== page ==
This  mixed styles figure has silver-inlaid eyes and urna, copper-inlaid lips and nipples.

The body proportions, the ‘strangled’ double lotus base and the back plate are associated with Kashmiri art but the punched navel is typical of Indian works while the crown and the colour of copper alloy look Tibetan .

His sword is tipped with a vajra.

Western Himalayas, various buddhas

It is sometimes impossible to know in which part of the Himalayas a given metal sculpture was made because it includes features from different areas and because a given style from a particular area was sometimes imitated by artists from another area. ‘Western Himalayas’ generally refers to Kashmir, Himachal Pradesh and other parts of Northern India close to Tibet, and parts of Pakistán.

9th-10th century, Western Himalayas, Kashmir style, Shakyamuni, bronze, private collection, photo by Christie’s.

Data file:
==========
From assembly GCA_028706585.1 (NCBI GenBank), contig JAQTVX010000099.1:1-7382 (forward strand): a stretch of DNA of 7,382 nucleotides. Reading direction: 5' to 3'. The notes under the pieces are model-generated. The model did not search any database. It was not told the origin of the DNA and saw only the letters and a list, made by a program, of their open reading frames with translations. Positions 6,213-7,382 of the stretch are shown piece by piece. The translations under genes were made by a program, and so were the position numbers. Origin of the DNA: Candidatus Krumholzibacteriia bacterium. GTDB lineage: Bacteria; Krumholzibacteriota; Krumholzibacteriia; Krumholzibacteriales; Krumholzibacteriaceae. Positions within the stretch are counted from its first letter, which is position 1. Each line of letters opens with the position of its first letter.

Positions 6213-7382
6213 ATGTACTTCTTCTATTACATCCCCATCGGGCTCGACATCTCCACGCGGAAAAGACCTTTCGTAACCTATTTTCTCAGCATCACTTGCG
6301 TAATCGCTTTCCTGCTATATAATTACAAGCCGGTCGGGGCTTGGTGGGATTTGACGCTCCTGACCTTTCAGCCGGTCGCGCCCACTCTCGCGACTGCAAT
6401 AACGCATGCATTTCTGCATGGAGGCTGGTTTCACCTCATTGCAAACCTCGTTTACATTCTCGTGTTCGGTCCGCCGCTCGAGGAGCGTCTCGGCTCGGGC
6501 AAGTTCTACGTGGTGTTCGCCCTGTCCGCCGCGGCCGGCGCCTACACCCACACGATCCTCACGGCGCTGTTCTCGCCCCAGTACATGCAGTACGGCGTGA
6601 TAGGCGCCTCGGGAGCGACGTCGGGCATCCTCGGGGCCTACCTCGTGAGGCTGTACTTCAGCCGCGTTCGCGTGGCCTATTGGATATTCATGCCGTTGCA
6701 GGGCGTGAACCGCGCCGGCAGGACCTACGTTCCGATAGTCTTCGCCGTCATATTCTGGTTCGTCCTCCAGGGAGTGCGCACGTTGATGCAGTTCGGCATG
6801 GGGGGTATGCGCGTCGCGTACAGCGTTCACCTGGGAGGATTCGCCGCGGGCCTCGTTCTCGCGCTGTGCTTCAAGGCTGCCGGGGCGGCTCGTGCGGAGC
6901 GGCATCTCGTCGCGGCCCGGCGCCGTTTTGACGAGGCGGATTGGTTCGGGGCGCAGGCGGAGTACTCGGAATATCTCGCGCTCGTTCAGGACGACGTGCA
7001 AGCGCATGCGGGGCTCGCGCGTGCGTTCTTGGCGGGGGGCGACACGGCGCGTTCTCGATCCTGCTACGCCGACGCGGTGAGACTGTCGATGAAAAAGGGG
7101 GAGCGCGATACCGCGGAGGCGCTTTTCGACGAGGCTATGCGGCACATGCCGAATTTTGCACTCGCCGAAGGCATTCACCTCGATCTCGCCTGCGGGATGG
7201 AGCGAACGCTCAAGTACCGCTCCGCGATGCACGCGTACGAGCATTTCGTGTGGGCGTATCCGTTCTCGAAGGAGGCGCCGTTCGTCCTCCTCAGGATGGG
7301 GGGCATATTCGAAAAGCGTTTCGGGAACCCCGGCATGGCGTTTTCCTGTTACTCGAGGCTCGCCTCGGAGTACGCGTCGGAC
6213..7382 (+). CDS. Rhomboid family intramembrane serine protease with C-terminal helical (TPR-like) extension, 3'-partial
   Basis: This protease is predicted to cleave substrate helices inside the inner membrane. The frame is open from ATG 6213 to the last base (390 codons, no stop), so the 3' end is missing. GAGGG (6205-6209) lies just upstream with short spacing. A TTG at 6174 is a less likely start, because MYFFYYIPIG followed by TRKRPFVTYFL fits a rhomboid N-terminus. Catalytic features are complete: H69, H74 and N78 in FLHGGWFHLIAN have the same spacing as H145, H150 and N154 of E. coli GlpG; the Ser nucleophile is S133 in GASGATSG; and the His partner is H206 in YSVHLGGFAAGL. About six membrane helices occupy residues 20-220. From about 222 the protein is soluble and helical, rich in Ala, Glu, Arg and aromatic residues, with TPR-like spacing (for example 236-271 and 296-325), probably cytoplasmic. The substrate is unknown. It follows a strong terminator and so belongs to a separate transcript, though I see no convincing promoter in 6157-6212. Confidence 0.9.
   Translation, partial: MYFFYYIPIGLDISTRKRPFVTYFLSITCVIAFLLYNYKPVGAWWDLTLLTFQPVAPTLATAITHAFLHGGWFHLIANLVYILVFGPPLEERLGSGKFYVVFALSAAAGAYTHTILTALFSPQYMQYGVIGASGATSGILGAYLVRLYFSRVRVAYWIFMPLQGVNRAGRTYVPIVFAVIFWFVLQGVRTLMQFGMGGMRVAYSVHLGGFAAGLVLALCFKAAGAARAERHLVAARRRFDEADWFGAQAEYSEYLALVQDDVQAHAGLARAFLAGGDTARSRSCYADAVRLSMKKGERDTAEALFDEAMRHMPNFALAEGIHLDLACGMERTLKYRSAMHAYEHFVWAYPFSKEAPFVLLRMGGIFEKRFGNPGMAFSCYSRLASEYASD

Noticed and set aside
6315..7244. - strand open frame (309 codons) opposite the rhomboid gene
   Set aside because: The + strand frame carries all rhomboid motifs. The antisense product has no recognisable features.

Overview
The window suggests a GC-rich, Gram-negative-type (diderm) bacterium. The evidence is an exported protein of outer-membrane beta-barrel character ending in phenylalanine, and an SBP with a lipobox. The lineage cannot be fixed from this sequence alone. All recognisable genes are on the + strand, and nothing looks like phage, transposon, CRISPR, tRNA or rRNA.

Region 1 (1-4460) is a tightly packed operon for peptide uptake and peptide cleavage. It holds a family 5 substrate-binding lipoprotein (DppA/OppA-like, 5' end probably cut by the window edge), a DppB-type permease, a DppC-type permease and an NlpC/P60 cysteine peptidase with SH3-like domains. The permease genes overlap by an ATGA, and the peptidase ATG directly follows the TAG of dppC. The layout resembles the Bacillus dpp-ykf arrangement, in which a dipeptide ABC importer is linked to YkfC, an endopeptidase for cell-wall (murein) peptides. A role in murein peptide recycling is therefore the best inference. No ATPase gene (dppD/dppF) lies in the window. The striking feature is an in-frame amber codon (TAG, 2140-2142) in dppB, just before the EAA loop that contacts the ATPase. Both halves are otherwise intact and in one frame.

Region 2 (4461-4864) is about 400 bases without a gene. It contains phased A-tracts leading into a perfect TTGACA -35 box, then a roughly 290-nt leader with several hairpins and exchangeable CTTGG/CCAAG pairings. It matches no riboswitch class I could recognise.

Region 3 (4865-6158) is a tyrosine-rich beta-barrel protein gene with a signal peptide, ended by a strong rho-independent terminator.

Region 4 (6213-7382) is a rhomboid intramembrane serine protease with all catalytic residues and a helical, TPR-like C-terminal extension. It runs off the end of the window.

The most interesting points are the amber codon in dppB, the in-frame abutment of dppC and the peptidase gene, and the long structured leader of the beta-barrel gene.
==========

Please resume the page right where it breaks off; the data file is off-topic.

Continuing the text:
This rare piece depicts the historical buddha with his right hand in the gesture of generosity and the other holding a piece of his robe, a devotee (possibly the donor) at his feet. The shape of the face and hair and the addition of a devotee on the base correspond to the Kashmiri tradition but not so the dark alloy with silver inlaid-eyes (normally associated with Pakistan/The Swat Valley) or the broad hips and the folds of the robe.

10th-11th century, Western Himalayas, Kashmiri style, Vajrasattva, brass, at the Newark Museum (USA).

Standing on a Kashmiri-style pedestal complete with flaming mandorla, Vajrasattva holds his thunderbolt sceptre in the right hand and the bell in the other, against his hip. His hair is tied in fan-shaped bunch in the Pakistani manner while his pleated celestial scarf with broad ends recalls works from Himachal Pradesh. We saw a similar dhoti and belt on a 10th-11th century brass sculpture from Kashmir, yet the figure lacks the characteristics associated with that region, such as developed pectorals, muscly legs and harmonious body proportions.

10th-11th century, Western Himalayas, Shakyamuni, copper alloy, private collection, photo by Sotheby’s.

This is another rare and interesting image of Shakyamuni, dressed in a transparent robe, his right hand doing the fear-allaying gesture, standing on lotus over a plain plinth.